A vital aspect about true vision is that it is specific. One of the greatest causes of failure among people who are pursuing their visions is that they don’t identify their objective of success.
Suppose I came to you and said, “Let’s meet.” You say, “Okay; where?” I reply, “Oh, anywhere.” You ask, “Well, when do you want to meet?” and I say, “Anytime.” What do you think are the chances that we will actually meet? Practically zero.
Vision must be specific rather than general or vague. I have asked many people, “What are you going to do with your life? What is your vision?” and I usually receive responses such as these: “I’m going to build a big house, own several cars, and have a good family.” “I want to get married.” “I want to open a restaurant someday.” These are not visions, but mere goals.
When I ask pastors the same question, they generally give me one of the following answers: “My vision is to win my city to Christ.” “My vision is to ‘preach the gospel to every creature’ (Mark 16:15 KJV).” “Our vision as a church is to know Him and to make Him known.” “Our vision is to equip people for the work of the ministry.”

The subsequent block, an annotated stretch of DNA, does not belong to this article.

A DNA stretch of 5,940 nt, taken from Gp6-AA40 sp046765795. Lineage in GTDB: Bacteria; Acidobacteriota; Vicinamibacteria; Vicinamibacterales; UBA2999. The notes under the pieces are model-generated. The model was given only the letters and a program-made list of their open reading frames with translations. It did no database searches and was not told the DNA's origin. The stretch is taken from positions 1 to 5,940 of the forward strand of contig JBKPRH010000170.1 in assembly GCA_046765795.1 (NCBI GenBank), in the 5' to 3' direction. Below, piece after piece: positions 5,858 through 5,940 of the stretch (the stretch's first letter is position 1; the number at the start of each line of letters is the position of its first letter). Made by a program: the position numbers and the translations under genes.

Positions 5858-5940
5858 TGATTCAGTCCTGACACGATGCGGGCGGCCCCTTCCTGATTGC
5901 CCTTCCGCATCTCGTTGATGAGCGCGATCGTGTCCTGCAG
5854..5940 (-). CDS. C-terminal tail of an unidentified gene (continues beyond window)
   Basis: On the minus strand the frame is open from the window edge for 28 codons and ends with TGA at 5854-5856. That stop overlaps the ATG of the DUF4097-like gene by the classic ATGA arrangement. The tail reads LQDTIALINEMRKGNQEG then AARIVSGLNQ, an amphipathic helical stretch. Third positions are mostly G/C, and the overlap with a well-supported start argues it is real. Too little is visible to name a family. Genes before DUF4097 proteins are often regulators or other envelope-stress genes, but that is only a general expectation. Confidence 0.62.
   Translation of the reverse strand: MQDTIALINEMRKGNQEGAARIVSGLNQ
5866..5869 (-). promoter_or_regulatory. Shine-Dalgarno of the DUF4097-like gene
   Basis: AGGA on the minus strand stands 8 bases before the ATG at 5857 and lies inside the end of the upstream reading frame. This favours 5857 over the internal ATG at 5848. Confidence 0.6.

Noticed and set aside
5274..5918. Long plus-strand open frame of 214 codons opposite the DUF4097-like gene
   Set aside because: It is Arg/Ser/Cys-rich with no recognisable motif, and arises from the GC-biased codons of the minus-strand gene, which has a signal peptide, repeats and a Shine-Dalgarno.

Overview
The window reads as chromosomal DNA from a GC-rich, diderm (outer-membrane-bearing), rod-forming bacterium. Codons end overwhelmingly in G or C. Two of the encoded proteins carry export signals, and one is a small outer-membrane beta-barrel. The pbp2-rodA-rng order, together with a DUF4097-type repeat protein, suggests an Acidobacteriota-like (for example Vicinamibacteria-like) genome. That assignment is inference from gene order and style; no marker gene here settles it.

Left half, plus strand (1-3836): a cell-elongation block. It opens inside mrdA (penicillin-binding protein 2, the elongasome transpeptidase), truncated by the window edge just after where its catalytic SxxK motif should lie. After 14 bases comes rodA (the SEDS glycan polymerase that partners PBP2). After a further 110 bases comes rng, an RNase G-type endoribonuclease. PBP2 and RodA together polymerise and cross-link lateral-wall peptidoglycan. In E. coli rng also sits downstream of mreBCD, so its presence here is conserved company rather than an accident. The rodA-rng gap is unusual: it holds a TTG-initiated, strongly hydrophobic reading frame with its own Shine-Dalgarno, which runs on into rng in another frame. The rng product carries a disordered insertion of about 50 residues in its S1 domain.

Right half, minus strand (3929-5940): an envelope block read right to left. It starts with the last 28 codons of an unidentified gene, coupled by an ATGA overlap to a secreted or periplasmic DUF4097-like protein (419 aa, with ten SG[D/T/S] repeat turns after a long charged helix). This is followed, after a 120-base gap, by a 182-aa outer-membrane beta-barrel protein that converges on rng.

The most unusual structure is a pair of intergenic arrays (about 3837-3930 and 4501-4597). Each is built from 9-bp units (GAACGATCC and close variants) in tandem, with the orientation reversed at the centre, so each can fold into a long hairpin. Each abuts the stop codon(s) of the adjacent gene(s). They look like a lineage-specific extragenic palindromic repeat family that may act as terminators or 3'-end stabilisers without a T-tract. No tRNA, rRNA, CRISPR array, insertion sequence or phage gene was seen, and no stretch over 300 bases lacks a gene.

None of the above answers are visions. They are missions. Why? They are too general for visions. A mission is a general statement of purpose that declares the overall idea of what you want to accomplish. In contrast, a vision is a very precise statement that has a specific emphasis and definable boundaries. God has given you a specific vision to fulfill.
Father, please help me to identify my specific vision, clarifying any general or vague ideas I have be trying to follow, so I can truly fulfill Your plan for me. In Jesus’ name, amen.
Thought: A vital aspect about true vision is that it is specific.
Reading: Psalm 105–106; 1 Corinthians 3
-Daily Power And Prayer Devotional (Myles Munroe)